Friday, October 1, 2010

Colour Theory For Non-Artists

I was recently asked about combining colours in outfits. How is it done? How can I do it? How do I avoid looking like a douchebag?

Many people find colour intimidating. There are so many colours out there! If one doesn’t have an art background or a good eye for such things, how does one know what goes with what?

Luckily, there is a ton of information available online, and I’m going to do my best to dispense some wisdom as well.

When you first start playing around with colour, you might do well to try out neutrals with a “pop” of colour. Think brown pants with a red top, a white summer dress with an aquamarine belt, or a navy suit with a deep indigo dress shirt. It’s a simple way to incorporate colour into outfits without having to worry about whether or not it “matches”. It doesn’t have to match, it just “goes”. Neutrals (black, brown, white, navy, grey, tan) go with everything.

It seems deceptively easy, but a more challenging ways of dressing when it comes to colour is to dress in a monochrome outfit. This is probably easiest to pull off with all black–because of variations in manufacturing, not all navies, browns, or other colours are the same, and often don’t even have the same base colour–but can be done with any colour. Just be careful of looking like Grimace in all-purple! With monochromatic looks, remember that you’re not just looking for one saturation* or brightness of the same colour. A red dress can look very stunning with burgundy tights and a pink bag. It is, in the words of Tim Gunn, a lot of look. Tread carefully in monochrome outfits that are not neutral.

Not a fashion icon.
Complementary colours are colours which are directly across from each other on the colour wheel. Examples would be red and green, blue and orange, and yellow and purple. Again, a little tough to pull off, but totally doable. Let’s say you have a purple sweater dress. Like, exactly the purple that’s above in the colour wheel. Look at the yellow directly across from that–would you wear tights in that colour with that purple dress? Probably not. But if the tights were a toned-down version of that colour, it would work. Like, if the tights had more grey in them. Mmm. Mustard-y.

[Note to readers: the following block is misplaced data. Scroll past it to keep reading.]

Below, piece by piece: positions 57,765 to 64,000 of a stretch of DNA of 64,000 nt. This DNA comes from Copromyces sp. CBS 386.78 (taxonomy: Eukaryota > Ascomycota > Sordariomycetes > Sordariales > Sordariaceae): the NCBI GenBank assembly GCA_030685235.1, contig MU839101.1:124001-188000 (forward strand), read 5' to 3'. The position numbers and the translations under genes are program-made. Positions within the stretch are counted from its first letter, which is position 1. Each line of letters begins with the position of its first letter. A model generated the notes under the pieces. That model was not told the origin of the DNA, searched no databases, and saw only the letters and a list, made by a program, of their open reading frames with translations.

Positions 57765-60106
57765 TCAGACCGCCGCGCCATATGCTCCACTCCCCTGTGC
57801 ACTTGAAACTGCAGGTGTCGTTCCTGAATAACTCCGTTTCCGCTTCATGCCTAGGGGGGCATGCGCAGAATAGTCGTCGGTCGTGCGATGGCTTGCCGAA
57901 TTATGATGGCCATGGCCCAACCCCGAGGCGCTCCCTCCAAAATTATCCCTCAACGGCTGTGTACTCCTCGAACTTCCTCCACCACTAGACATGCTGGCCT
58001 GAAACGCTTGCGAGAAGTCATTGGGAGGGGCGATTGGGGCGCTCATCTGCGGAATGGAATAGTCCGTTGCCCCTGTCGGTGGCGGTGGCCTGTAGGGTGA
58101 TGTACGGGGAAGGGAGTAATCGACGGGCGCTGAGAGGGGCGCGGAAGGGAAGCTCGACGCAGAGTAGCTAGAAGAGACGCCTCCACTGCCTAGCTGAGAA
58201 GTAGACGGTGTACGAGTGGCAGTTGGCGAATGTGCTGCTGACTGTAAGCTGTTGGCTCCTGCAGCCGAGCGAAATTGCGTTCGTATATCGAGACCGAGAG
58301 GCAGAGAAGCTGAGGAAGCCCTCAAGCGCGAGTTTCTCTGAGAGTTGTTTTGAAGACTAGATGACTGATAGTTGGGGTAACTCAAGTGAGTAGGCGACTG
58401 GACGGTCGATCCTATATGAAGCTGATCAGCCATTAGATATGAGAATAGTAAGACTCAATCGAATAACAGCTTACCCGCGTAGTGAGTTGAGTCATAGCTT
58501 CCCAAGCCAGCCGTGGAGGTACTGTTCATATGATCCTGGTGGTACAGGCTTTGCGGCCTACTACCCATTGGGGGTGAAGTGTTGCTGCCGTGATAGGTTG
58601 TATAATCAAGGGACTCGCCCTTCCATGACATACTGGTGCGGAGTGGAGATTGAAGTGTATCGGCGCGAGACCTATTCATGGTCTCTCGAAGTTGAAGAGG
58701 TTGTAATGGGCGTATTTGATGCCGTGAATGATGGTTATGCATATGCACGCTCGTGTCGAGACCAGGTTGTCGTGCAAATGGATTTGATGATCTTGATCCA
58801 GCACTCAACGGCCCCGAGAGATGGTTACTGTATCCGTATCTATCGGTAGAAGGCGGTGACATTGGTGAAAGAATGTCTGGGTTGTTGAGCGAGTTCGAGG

So, you’re managed neutrals with a pop, monochrome that’s not black and complimentary colours. “Challenge me, Jes,” you say. Fine. I will.

Split complementary.

A split complementary is when you take one colour on the colour wheel (let’s say for the sake of argument in this case, amber), and rather than pairing it with its complementary colour (indigo), you use the two colours on either side of its complementary (blue and purple). That’s right, this outfit has three colours. For example, an amber top with a blue suit and a purple bag and shoes. Hot.

As a side note to the split complementary, you can also combine colours that are one jump away from each other on the colour wheel–take the amber out of the last combo and put blue with purple. (Or red with orange, or yellow with green, etc.)

On the colour wheel, you’ll notice a triangle in the middle. You can draw this triangle between any three colours equidistant on the colour wheel. Drop one of those three colours, and you’ve got yourself a two-thirds colour combination. Blue and red for example, or purple and orange. Again, make sure that it’s not all very saturated colours!

A few other things to remember when it comes to colour theory:

* Light colours emphasise, dark colours de-emphasise. Big butt that you want to hide? A black skirt will be better than a white one.
* Warm colours emphasize, cool colours de-emphasise. Still want to hide that lovely booty? Put it in a navy skirt, not a red one.
* Play around with colour. If you don’t know if things go together, try them out! Be bold in your experiments! If it doesn’t work, there’s always tomorrow!
* If you really don’t know what colours go together, look at existing colour combinations. Look to magazines to see how ads combine colours. Use store windows not to tell you what to buy, but to figure out the colours that they put together. Even nature is full of inspiration!

For more information on this topic, Academichic has four fantastic posts (lessons one through four) on this subject, with awesome illustrations. Do check them out!

Are you experimenting with colour in your wardrobe? Let me know how it’s going in the comments!

*Saturation has to do with the amount of white in a colour. The more white, the less saturated a colour is. Red would be saturated compared to pink. Basically, the purity of a colour.

1 comment:

  1. Great write-up! I've always felt that saturation was the most under-utilized, under-appreciated component of the colour theory arsenal, so I'm glad that you gave it some attention ;)